Multi-Centre Phase IV Trial to Investigate the Immunogenicity of a New Liquid Formulation of Recombinant Human Growth Hormone in Adults with Growth Hormone Deficiency
Presentation Number: SAT 432
Date of Presentation: April 1st, 2017
Gudmundur Johannsson*1, Kirsten Nespithal2, Ursula Ploeckinger3, Veronica Alam2 and Mark McLean4
1Institute of Medicine at Sahlgrenska Academy, University of Gothenburg and The Department of Endocrinology, Sahlgrenska University Hospital, Göteborg, Sweden, 2Merck Serono, 3Charité-Universitaetsmedizin Berlin, Berlin, Germany, 4University of Western Sydney, Sydney NSW, AUSTRALIA
Background: During drug development, biological products require assessment of their immunological profile. In this case a new liquid formulation for Saizen® was tested as part of a post-approval commitment to the Australian Regulatory Agency (TGA).
Objectives: The primary objective of this open-label, single arm study was to determine whether Saizen solution for injection induces binding antibodies (BAbs) in patients with congenital or adult-onset adult growth hormone deficiency (AGHD). Secondary objectives were: to determine the proportion of subjects with BAbs who also developed neutralising antibodies (NAbs); to assess the overall pharmacodynamic profile in subjects with or without antibodies; to assess the safety of Saizen solution for injection; and to measure treatment adherence.
Methods: Subjects were males or females aged 18–65 years with documented AGHD who were either r-hGH-treatment-naïve or had stopped≥1 month prior to screening. The primary endpoint was the percentage of subjects developing BAbs to Saizen solution at any time during the 39-week treatment course, identified with a bridging electrochemiluminescence assay and confirmed in Saizen-spiked samples. Secondary endpoints were: the proportion of subjects with BAbs who became positive for NAbs (assayed by inhibition of GH receptor transfected cell lines); the effects of Saizen on the GH biomarkers IGF-1, IGFBP-3 and IGF-1 SDS; safety as assessed through the evaluation of treatment emergent adverse events (TEAEs), physical examination, weight, BP, HR changes, and changes in laboratory parameters; and adherence to treatment as documented using easypod™ connect software.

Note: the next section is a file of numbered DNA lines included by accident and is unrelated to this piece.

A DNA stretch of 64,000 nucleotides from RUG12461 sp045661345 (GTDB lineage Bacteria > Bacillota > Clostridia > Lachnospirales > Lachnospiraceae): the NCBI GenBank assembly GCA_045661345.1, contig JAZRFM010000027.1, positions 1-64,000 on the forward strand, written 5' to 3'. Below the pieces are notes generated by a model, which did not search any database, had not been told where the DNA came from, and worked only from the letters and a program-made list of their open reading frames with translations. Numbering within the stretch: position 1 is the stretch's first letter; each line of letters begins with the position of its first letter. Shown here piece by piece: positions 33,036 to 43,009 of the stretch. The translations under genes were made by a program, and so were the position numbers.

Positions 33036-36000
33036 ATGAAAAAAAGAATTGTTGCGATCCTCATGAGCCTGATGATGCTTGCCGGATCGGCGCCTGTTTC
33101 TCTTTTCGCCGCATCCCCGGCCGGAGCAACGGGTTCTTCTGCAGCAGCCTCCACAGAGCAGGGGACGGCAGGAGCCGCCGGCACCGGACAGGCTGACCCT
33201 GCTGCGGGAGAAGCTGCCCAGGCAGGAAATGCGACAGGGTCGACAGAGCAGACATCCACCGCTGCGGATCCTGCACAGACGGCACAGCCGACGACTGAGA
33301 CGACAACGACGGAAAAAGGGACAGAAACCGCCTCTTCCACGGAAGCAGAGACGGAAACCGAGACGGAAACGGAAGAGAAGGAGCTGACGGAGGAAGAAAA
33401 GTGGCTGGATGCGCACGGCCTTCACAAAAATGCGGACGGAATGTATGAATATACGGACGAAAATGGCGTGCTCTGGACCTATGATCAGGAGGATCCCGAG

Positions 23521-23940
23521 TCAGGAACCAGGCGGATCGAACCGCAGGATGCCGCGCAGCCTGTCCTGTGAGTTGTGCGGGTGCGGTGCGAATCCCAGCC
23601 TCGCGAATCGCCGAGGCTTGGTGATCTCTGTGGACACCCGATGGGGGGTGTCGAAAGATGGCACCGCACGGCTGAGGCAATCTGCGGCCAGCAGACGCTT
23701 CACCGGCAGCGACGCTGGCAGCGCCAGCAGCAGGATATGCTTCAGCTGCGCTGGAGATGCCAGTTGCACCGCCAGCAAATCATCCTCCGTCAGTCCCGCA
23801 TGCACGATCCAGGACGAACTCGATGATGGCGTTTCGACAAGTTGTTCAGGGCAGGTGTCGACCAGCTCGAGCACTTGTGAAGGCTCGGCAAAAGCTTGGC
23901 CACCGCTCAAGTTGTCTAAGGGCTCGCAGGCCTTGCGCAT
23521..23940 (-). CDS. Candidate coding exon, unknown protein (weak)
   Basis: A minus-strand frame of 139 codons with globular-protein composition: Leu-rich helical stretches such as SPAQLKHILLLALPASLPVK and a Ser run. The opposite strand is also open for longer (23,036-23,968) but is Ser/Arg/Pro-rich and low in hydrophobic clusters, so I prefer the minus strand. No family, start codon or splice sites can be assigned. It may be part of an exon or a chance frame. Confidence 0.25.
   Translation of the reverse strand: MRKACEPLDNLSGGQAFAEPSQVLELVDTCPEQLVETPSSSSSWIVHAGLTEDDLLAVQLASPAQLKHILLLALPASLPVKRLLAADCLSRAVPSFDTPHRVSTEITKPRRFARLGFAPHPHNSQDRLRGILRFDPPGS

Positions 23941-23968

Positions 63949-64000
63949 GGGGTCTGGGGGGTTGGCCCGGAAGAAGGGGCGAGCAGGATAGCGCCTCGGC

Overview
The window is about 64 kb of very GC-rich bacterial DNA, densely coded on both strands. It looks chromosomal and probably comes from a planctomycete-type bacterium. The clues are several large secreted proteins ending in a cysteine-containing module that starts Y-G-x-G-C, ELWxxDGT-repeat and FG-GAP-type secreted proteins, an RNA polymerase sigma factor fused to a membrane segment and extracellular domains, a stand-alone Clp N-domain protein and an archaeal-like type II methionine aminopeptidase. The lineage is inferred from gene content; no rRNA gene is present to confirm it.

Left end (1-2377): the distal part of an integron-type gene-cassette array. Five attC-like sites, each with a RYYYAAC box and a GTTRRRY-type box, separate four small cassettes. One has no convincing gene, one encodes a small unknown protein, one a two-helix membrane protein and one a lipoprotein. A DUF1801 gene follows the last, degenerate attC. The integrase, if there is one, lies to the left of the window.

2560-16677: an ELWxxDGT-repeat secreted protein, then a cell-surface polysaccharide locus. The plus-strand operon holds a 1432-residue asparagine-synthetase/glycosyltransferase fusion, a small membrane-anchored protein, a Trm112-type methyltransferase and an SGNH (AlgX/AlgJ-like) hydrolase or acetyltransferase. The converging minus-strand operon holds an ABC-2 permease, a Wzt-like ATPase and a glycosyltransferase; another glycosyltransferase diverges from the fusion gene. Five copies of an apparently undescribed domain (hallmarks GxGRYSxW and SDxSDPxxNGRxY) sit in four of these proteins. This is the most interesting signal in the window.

Results: Overall, 78 subjects (61.5% males) started treatment and 68 completed the 39-week treatment period. Mean age was 44.5 years (range 21–65) and the majority (91%) were white. On study entry the majority (82.1%) were treatment-naïve and no subject had BAbs to r-hGH. The median (Q1; Q3) duration of treatment in the study was 273.0 days (267.0 to 277.0), consistent with the study duration and recorded adherence. Overall mean treatment adherence was 89.3%, and 84.6% of subjects had >80% adherence. The proportion of subjects who developed BAbs during the study was 0% (95% CI 0.00 to 4.68); no NAbs were detected. IGF profiles reflected exposure to r-hGH, and IGF-1 SDS increased slightly (range 0.17 to 0.26). 92% of patients reported ≥1 TEAE (mostly mild or moderate); no TEAEs were deemed related to the study drug.
Conclusions: This study confirms the low immunogenicity potential of the liquid formulation for Saizen in adults, in line with immunogenicity data on the Saizen freeze-dried formulation. The IGF-1 profiles confirmed exposure to active r-hGH. The overall safety profile of Saizen liquid formulation appears to be in line with the known profile of Saizen freeze-dried formulation, and no new safety concerns were detected.
Disclosure: KN: Employee, Merck & Co.. UP: , Merck & Co.. VA: Employee, Merck & Co.. Nothing to Disclose: GJ, MM